Germany this week has
something much more exciting than the EU constitution to argue about.
Yes, it’s school uniforms again, set off by a recent case in which two
Muslim girls were suspended for turning up to their Bonn school wearing burqas.

That could have made for yet another controversy about
Muslim identity vs assimilation vs women’s rights, but it was made into
something different by Germany’s justice minister, Brigitte Zypries,
who suggested
last weekend that the problem could be solved by the introduction of
school uniforms. “That way we would resolve not only the burqa issue,
but also the problems that arise from social differences”.

If
any country understands where excessive militarisation can lead to,
it’s Germany. Sure enough, someone was able to explain it to the
minister: the teachers’ union chairman, Heinz-Peter Meidinger, was
quoted saying that “Unlike in Britain, the image of uniformed youths in
the Nazi era led to a well-founded rejection of school uniforms in
post-war Germany”.

On Wednesday, a very interesting report
by Laura Smith-Spark for the BBC provided some background to the debate
– full of fascinating information, such as that “In Japan, boys in
secondary school wear an outfit modelled on 19th Century Prussian army
uniforms.” And that in the US, despite the push by then-president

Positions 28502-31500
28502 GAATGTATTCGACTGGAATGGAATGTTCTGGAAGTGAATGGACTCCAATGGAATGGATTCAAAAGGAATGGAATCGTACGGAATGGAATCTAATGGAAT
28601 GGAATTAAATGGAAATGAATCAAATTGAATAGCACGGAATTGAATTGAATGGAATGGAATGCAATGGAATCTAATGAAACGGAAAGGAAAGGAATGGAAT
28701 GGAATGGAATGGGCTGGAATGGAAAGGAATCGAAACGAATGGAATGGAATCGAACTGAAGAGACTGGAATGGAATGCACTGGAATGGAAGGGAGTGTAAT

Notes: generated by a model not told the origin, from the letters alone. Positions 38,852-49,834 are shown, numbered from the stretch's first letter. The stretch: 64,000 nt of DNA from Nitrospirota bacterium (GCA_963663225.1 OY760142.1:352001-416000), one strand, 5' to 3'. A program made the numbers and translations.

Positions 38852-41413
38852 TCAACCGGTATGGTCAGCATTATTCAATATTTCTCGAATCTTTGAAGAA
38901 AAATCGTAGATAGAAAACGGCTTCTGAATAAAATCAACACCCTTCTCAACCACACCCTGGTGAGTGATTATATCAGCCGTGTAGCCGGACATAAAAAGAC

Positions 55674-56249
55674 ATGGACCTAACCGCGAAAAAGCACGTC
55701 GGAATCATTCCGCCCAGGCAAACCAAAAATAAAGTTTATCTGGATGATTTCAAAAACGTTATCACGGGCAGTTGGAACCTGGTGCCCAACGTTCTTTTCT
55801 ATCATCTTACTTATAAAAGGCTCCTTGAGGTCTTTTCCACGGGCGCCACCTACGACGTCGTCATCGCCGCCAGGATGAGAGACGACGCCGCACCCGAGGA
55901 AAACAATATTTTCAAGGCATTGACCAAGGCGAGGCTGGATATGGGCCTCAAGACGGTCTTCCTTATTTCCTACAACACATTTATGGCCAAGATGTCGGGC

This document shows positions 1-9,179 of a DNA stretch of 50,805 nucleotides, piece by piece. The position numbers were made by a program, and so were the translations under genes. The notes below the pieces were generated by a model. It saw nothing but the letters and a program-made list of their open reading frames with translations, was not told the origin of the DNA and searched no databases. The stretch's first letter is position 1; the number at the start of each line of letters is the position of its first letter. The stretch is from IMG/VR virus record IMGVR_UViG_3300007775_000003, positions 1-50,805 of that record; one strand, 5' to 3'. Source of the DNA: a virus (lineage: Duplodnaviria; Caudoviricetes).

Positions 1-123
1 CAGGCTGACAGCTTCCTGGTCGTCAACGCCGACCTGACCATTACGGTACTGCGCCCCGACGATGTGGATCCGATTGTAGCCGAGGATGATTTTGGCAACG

Clinton, school uniforms have still only been adopted “in about a
quarter of all US primary schools and perhaps 12% of secondary schools”.

But
not only do school uniforms disadvantage poor families and send
unpleasant messages about social conformity, it also appears they don’t
produce results. Smith-Spark quotes an American expert on the subject,
David Brunsma, as follows: “emphatically there really is no difference
between students who are forced to wear uniforms and those who are not
… In fact I’ve found some very small but significant negative
findings on academic achievement”.

What a surprise – freedom
produces better results than regimentation. Did we really need a study
on school uniforms to tell us that? Wouldn’t a quick comparison of the
economic performance of the US and Japan over the last 20 years be
enough?

Peter Fray

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